Family of Andrew Brown Jr. Label his Death by North Carolina Cop an ‘Execution’
The latest police killing of a Black man has been described as an “execution” by members of the victim’s family and the attorneys representing them.
According to USA Today, the attorneys and family of police killing victim, Andrew Brown Jr., have labeled his death in North Carolina as an “execution.’’ The family spoke at a press conference Monday after they were allowed to see just 20 seconds of police bodycam video of the incident that resulted in Brown’s death at the hands of law enforcement.
Sheriff’s deputies shot and killed 42-year-old Brown while executing a search and arrest warrant at his place of residence last Wednesday in Elizabeth City, North Carolina.
Before the family was shown the video clip, Elizabeth City Mayor Bettie Parker declared a state of emergency that will extend at least into Tuesday. The mayor stated that the emergency status will continue “until deemed no longer necessary to protect our citizens,” according to the declaration. “There may potentially be a period of civil unrest within the city following the public release of that footage,” Mayor Parker stated in the emergency declaration.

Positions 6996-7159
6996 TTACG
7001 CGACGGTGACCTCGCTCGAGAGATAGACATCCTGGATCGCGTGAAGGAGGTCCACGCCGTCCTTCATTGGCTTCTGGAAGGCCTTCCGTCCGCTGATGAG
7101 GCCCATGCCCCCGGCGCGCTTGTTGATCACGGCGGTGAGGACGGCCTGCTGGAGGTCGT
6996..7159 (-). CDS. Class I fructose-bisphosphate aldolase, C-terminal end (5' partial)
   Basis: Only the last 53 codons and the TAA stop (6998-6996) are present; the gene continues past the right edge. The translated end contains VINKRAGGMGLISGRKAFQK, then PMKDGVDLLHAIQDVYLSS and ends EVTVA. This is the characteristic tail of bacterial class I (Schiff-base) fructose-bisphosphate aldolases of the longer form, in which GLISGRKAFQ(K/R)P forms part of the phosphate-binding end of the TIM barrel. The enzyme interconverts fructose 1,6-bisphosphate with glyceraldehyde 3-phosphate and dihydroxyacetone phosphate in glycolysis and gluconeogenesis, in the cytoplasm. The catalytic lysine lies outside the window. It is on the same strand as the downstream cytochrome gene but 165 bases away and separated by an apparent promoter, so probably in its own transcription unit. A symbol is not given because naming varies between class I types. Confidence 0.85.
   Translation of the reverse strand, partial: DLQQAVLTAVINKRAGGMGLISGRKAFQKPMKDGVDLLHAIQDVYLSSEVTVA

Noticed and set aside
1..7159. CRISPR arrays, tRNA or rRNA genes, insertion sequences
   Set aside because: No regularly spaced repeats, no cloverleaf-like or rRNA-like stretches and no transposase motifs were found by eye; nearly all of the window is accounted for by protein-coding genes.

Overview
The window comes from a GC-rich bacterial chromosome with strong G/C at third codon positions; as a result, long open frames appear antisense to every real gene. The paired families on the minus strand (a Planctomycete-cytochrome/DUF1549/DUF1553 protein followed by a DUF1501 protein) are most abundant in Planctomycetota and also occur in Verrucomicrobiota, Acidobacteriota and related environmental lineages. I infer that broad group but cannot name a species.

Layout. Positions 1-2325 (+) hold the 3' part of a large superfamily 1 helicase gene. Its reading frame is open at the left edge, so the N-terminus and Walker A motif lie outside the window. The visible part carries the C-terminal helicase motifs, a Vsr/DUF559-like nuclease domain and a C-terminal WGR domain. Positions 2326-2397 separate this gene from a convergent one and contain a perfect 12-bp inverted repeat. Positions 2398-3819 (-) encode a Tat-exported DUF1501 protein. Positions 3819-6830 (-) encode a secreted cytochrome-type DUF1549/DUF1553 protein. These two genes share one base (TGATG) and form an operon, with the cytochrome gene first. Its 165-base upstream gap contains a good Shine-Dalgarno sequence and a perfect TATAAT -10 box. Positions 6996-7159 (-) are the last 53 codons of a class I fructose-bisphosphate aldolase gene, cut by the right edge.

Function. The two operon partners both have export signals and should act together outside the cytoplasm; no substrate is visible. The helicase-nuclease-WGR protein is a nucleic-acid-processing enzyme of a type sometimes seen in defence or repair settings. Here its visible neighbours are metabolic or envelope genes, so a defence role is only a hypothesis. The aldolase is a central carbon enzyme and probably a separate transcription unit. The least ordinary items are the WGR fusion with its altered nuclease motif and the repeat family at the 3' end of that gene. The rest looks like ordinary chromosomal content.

“We do not feel that we got transparency,” said Benjamin Crump, one of the attorneys representing the family. “We only saw a snippet of the video. … And they determined what was pertinent. Why couldn’t the family see all of the video? They only showed one body-cam video, even though we know there were several.’’
“It’s like we’re against all odds in this world,” Brown’s son Khalil Ferebee stated during the press conference. “My dad got executed just by trying to save his own life. The officers were not in no harm of him at all. It’s just messed up how this happened. He got executed. It ain’t right. It ain’t right at all.
CNN reported that the Pasquotank County Sheriff’s Office posted a video statement to its Facebook page. Pasquotank Sheriff Tommy Wooten stated: “This tragic incident was quick and over in less than 30 seconds, and body cameras are shaky and sometimes hard to decipher. They only tell part of the story.”